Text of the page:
In the evening M. Gardoqui again paid me a visit, and pointedly proposed my offering the navigation of the Mississippi as a consideration for aids. I told him that object could not come in question in a treaty for a loan of one hundred thousand pounds, and Spain should consider, that to render alliances permanent, they should be so formed as to render it the interest of both parties to observe them; that the Americans, almost to a man, believed that God Almighty had made that river a highway for the people of the upper country to go to the sea by; that this country was extensive and fertile; that the General, many officers, and others of distinction and influence in America, were deeply interested in it; that it would rapidly settle, and that the inhabitants would not readily be convinced of the justice of being obliged, either to live without foreign commodities, and lose the surplus of their productions, or be obliged to transport both over rugged mountains and through an immense wilderness, to and from the sea, when they daily saw a fine river flowing before their doors, and offering to save them all that trouble and expense, and that without injury to Spain. He observed, that the present generation would not want this navigation, and that we should leave future ones to manage their own affairs, etc.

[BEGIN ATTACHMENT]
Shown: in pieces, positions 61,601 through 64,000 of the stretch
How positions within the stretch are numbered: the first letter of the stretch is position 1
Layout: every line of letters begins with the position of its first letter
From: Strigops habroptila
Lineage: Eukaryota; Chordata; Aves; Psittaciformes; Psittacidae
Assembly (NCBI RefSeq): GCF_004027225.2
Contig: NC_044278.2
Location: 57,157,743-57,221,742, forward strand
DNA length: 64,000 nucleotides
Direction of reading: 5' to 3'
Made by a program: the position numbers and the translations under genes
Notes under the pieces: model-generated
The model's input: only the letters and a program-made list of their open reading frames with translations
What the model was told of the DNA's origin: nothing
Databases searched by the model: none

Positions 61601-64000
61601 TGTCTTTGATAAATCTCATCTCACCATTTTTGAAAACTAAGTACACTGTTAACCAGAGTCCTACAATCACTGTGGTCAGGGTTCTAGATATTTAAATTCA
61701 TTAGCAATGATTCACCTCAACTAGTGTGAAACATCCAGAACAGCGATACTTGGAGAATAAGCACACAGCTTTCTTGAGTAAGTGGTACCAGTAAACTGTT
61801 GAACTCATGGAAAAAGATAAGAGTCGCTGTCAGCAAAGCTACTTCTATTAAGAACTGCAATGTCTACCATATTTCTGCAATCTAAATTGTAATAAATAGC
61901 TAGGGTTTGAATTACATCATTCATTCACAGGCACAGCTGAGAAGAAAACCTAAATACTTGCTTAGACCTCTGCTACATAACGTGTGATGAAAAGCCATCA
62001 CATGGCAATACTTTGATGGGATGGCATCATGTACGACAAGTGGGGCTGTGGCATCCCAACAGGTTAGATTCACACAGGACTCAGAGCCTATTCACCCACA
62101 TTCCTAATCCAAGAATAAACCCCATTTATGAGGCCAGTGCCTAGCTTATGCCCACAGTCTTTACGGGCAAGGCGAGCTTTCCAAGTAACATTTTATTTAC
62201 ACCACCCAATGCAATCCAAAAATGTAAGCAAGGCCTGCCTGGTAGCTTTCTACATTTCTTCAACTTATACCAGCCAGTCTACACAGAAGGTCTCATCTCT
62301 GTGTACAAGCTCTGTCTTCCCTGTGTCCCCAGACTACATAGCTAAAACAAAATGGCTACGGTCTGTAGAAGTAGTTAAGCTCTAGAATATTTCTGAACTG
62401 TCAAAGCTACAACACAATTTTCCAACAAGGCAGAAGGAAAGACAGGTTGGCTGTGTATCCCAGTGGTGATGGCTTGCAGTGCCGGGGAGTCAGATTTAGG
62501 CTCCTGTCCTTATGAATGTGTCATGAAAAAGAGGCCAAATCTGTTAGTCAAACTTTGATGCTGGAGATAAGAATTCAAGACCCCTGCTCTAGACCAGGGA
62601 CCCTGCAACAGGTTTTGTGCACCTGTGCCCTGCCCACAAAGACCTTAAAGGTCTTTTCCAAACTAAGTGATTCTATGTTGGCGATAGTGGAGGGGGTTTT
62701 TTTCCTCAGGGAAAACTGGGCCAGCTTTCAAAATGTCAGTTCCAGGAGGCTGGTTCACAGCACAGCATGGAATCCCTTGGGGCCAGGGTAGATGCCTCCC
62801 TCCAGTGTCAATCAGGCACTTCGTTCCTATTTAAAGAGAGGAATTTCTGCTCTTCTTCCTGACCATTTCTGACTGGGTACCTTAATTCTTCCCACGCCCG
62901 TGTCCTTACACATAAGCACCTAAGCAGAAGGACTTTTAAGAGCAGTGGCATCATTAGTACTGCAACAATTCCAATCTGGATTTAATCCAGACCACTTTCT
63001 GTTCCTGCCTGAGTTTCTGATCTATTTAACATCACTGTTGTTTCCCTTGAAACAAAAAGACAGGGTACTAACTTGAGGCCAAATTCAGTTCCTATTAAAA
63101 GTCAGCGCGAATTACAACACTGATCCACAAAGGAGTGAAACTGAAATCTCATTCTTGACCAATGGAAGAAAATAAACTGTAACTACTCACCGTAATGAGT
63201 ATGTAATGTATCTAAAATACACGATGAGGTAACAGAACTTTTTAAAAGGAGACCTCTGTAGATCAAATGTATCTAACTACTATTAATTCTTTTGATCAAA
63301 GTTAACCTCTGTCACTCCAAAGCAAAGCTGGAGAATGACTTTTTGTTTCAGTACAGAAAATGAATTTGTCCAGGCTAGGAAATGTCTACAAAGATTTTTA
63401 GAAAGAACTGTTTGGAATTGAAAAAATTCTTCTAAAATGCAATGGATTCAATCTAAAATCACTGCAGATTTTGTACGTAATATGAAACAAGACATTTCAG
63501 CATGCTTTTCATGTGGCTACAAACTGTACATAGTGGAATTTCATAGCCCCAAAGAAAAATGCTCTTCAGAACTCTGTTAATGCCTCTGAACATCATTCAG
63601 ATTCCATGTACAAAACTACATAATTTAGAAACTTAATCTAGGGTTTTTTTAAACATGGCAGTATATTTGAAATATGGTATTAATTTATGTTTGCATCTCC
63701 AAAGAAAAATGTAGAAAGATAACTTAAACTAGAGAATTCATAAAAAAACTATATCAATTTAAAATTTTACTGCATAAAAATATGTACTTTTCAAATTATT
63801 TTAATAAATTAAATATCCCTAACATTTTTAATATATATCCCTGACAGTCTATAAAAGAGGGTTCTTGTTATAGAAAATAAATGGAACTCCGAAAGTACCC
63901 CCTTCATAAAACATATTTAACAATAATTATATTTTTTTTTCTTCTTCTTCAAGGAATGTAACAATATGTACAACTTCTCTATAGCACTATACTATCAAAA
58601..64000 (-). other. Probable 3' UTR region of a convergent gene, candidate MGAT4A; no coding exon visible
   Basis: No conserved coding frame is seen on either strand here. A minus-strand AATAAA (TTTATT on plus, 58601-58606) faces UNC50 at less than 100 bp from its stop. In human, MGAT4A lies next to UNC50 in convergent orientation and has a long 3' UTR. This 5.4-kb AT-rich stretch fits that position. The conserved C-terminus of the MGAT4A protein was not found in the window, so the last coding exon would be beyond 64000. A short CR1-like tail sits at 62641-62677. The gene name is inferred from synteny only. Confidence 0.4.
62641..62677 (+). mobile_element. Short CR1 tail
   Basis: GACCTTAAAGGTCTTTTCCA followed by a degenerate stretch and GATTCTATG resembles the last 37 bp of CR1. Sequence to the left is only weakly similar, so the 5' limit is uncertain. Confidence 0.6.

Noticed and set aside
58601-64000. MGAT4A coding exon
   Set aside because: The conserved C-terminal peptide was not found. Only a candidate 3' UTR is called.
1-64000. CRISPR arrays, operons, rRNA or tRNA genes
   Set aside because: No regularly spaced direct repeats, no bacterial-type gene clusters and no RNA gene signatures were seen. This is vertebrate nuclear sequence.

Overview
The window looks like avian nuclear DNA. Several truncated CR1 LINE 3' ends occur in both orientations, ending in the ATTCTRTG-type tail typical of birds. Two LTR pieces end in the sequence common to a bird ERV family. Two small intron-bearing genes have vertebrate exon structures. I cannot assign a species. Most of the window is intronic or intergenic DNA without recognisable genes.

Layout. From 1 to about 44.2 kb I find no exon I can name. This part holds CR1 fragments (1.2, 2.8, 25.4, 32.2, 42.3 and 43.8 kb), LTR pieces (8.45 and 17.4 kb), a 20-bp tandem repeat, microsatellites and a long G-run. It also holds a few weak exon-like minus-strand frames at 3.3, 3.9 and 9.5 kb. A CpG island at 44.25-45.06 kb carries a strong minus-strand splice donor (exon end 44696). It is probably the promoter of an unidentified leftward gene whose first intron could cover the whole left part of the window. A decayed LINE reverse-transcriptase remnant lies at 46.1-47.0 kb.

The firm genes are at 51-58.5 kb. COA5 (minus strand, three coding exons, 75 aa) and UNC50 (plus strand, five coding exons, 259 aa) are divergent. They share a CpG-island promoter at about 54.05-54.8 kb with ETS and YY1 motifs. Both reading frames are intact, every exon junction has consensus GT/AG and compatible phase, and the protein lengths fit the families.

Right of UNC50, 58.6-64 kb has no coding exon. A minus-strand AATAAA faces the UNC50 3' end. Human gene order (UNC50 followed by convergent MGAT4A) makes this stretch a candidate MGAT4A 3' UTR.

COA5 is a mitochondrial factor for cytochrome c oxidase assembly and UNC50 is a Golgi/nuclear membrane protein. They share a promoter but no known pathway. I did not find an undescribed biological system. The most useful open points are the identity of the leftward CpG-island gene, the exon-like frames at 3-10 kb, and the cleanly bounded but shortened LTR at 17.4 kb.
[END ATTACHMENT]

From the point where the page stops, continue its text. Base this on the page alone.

The next day, that is, the 4th of September, I met M. Gardoqui at M. Del Campo’s. After some unconnected conversation, I observed to M. Del Campo, that as all the papers between the Minister and myself had passed through his hands, it was unnecessary to give him any information, except what related to the present state of the bills drawn upon me, which I proceeded to state in a short, but particular manner. He replied by making several strictures on the impropriety of drawing bills without previous notice and consent. He remarked, that they might with more propriety have been drawn on France, with whom we were allied, and who were richer than they; that the King must first take care of his own people, before he could supply us; that Spain had been brought into the war by our quarrel, but received no advantage from us; that they had been told of our readiness to assist in taking Pensacola, etc., but instead of aids, he had heard of nothing but demands from us; that our situation was represented as being deplorable, and that the enemy talked of the submission of some of the States, and of negotiations being on foot for that purpose.